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Cambodian dating rituals

The first guerrilla-style attacks by the Khmer Rouge on Vietnamese civilians started in December 1992, and Khmer Rouge soldiers justified the killings by claiming that some of the civilians were Vietnamese soldiers in disguise.

In August 1994, the National Assembly of Cambodia introduced an immigration law which authorises the deportation of illegal immigrants.

Ethnic relations between the Khmers and Vietnamese are poor, and the Vietnamese have been the main target of xenophobic attacks by political parties since the 1990s.

Most of the Vietnamese are stateless residents of Cambodia, and as a result they face difficulties in getting access to education, employment and housing.

Vietnamese settlers began to settle in modern-day Cochinchina and Ho Chi Minh City from the 1620s onwards.

To the Cambodians, these lands were known as Kampuchea Krom and traditionally under the control of the Khmer Empire.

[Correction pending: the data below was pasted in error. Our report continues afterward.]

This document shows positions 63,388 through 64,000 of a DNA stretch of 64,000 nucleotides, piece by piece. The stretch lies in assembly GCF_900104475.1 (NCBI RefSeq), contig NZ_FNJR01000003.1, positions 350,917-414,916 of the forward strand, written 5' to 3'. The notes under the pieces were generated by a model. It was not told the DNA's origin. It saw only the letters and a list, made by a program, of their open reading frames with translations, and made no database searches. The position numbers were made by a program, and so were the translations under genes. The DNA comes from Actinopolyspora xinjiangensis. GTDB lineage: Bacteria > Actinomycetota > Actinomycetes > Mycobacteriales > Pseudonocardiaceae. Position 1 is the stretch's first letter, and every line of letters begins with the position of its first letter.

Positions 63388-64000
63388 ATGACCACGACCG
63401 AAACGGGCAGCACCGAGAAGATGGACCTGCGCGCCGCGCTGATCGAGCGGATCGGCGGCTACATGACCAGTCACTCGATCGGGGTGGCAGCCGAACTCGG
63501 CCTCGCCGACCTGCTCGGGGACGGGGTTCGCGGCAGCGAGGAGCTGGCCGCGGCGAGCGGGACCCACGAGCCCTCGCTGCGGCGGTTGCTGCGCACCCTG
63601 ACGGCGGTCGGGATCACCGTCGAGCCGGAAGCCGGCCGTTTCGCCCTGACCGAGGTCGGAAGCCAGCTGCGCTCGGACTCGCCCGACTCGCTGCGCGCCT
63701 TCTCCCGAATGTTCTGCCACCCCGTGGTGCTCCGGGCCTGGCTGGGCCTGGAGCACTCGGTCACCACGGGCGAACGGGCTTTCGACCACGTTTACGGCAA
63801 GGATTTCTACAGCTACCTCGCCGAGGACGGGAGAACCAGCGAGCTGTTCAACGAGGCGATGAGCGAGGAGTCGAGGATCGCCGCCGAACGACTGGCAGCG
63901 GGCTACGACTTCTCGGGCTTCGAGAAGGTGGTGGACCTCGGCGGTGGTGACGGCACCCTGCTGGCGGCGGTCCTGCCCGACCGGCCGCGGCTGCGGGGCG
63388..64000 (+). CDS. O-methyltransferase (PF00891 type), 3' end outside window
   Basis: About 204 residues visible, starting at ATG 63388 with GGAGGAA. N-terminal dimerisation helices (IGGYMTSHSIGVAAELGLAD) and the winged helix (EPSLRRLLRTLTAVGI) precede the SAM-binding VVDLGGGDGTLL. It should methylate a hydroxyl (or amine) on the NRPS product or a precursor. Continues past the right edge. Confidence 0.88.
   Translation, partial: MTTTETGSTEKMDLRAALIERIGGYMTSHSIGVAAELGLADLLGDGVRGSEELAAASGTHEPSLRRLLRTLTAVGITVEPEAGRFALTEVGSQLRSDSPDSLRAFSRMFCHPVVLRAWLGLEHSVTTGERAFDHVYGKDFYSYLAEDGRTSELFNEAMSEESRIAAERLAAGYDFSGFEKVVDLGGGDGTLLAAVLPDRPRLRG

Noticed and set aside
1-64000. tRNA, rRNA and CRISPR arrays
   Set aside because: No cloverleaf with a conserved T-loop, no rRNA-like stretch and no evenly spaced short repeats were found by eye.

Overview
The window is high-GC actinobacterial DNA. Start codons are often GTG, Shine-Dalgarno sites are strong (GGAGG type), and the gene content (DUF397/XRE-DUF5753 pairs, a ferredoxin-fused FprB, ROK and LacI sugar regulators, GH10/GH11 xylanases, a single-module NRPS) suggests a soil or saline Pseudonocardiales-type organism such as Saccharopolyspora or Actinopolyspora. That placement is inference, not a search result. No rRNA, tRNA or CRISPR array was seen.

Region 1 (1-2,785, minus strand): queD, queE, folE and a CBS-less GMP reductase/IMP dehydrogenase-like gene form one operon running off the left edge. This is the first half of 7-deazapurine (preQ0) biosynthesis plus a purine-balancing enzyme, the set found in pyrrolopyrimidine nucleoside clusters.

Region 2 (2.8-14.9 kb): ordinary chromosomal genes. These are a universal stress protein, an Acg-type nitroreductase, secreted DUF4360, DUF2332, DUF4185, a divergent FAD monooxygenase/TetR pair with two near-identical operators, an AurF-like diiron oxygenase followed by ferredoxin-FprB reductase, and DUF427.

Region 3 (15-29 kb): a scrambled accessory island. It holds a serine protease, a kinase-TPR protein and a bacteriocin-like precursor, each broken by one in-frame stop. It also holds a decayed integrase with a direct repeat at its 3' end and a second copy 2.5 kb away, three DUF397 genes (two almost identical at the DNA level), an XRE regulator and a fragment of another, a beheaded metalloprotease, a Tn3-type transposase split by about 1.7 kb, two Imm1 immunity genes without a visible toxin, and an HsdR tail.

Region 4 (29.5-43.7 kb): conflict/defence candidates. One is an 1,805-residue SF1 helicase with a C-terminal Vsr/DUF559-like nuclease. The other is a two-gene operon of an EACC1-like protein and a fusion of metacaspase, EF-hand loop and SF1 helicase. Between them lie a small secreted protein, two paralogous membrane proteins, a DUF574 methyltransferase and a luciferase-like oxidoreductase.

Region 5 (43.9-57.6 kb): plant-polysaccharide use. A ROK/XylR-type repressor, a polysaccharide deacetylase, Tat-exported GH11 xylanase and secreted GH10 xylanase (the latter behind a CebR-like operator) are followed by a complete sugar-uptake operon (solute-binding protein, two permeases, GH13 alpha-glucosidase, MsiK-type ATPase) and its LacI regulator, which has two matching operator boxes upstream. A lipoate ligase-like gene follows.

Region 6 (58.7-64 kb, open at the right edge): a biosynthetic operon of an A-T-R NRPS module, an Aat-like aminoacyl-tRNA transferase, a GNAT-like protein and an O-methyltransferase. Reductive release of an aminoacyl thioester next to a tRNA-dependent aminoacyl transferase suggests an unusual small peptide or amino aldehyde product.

Vietnamese immigrants who had no family ties to Cambodia also came to settle in the country, as there was little border control to limit Vietnamese migrants from entering the country.

At the same time, the UNTAC administration allowed the opening of political offices and political parties such as FUNCINPEC and the BLDP began to propagate anti-Vietnamese sentiments among the populace to shore up electorate support in the 1993 general elections.

About three quarters of them were expelled to Vietnam, and the remaining 20,000 who remained are those who are of mixed-Vietnamese and Khmer descent. Vietnam established a new regime known as the People's Republic of Kampuchea (PRK), and Vietnamese advisers were appointed in the new government administration.

In 1983, the PRK government formulated an official policy to encourage former Vietnamese residents of Cambodia to return and settle down.

The Cao Đài faith attracted both Vietnamese and Cambodian adherents within the first few years of its founding, but a royal decree which outlawed the religion and efforts by Cambodian nationalists to prosecute Khmer adherents led to Cao Dai being observed solely by Vietnamese from the 1930s onwards.

A Cao Đài temple was built in Mao Tse Tung Boulevard in 1937, and in the 1960s there were about 70,000 adherents in Cambodia.

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